There are a lot of other things that I'd like to askyou to help me with, and I won't bore you with all of them, butjust let me mention a few. We've got people in this countrybetween the ages of 55 and 65 who worked hard all their lives andhave lost their health insurance, and they're not old enough toget Medicare. And generally, they're in three categories. Theyare people who are married to folks who are old enough to be onMedicare, and so when their spouse got on Medicare the familylost their health insurance and the younger spouse has no healthcare and can't afford to buy any.
They're people who lost their jobs, and they're over55, and they can't afford just a single person's healthinsurance. They're people who took voluntary early retirementwho are over 55, who were promised by their employer they wouldhave health insurance and then the promise was broken. I thinkwe ought to let those people and their families, help them to buyinto Medicare at cost. It will not hurt you, it will not hurtMedicare; it will help hundreds of thousands of people.(Applause.)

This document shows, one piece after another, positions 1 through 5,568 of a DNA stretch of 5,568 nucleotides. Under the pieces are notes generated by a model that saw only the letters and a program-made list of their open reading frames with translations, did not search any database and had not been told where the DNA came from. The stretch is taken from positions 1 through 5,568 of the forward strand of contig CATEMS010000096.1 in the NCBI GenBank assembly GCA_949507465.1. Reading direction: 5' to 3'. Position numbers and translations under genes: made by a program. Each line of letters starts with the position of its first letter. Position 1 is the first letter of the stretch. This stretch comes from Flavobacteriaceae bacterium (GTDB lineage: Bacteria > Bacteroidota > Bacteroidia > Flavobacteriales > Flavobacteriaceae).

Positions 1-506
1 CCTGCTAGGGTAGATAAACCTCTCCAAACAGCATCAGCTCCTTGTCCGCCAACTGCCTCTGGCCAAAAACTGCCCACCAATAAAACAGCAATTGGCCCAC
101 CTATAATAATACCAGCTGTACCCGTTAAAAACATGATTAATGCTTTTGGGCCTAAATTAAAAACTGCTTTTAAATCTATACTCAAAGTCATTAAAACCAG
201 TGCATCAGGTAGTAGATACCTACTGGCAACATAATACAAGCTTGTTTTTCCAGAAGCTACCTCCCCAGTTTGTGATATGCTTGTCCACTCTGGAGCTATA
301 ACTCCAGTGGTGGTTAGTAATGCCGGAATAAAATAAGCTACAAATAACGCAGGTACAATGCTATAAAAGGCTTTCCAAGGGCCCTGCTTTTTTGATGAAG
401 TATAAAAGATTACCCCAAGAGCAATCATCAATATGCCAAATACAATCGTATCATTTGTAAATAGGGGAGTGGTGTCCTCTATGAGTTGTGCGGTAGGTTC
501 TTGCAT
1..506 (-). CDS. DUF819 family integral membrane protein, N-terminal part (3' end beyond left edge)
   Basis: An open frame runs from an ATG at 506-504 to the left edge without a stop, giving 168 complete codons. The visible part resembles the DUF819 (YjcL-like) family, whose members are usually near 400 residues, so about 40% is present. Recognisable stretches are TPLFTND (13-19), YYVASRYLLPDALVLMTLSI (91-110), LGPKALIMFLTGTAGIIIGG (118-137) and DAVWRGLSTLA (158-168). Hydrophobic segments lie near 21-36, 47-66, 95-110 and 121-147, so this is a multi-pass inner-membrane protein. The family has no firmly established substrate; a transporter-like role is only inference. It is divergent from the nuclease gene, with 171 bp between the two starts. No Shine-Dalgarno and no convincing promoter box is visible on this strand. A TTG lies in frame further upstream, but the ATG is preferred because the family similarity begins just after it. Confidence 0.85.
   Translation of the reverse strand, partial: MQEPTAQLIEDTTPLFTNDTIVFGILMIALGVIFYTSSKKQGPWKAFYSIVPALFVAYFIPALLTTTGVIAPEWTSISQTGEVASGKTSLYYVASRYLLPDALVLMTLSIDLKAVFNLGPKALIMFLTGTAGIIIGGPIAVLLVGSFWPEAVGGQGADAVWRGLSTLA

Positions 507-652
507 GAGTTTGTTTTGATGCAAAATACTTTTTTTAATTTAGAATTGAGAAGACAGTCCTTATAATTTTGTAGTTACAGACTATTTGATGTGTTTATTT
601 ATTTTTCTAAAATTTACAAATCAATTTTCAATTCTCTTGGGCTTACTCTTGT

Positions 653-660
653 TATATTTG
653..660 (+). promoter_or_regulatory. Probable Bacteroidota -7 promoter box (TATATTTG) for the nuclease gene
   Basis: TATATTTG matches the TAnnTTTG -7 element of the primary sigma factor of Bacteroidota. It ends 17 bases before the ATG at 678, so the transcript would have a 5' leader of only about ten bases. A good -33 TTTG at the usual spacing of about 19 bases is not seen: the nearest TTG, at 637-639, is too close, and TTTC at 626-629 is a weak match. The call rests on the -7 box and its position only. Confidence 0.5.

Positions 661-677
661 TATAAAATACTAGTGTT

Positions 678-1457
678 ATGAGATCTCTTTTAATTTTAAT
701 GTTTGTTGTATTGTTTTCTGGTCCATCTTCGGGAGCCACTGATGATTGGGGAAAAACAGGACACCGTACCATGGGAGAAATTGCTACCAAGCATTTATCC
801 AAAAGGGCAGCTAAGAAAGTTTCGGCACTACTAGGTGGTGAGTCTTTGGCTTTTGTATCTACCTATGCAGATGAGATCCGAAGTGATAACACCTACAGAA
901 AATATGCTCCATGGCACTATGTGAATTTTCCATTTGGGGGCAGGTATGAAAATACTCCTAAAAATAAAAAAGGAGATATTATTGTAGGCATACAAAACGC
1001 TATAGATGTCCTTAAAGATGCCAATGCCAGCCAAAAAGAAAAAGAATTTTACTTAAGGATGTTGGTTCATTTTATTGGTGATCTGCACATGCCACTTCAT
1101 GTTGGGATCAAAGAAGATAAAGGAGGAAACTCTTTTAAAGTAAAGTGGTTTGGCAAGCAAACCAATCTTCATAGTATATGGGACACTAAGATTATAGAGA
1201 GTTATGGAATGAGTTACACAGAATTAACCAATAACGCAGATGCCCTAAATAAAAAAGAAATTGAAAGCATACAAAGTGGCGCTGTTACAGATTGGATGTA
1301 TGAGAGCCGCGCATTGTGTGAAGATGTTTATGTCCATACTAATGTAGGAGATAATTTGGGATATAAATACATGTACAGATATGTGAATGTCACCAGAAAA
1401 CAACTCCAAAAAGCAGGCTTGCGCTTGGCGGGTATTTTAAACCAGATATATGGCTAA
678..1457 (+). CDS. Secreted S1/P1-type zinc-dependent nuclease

Two years ago, we raised the minimum wage and it wasa good thing. Two years ago we raised the minimum wage, peoplesaid, oh, this is terrible, it will bring on inflation and itwill slow down job growth. And in the last two years since weraised the minimum wage, inflation has gone down and job growthhas gone up. It's good for America to pay people a decent wage.(Applause.)
The minimum wage in real dollar terms is still lowerthan it was 20 years ago -- it's still lower than it was 20 yearsago. With our economy as strong as it is, with job growth asgood as it is, we can afford to increase the minimum wage by adollar over the next two years and I think it's the right thingto do. (Applause.)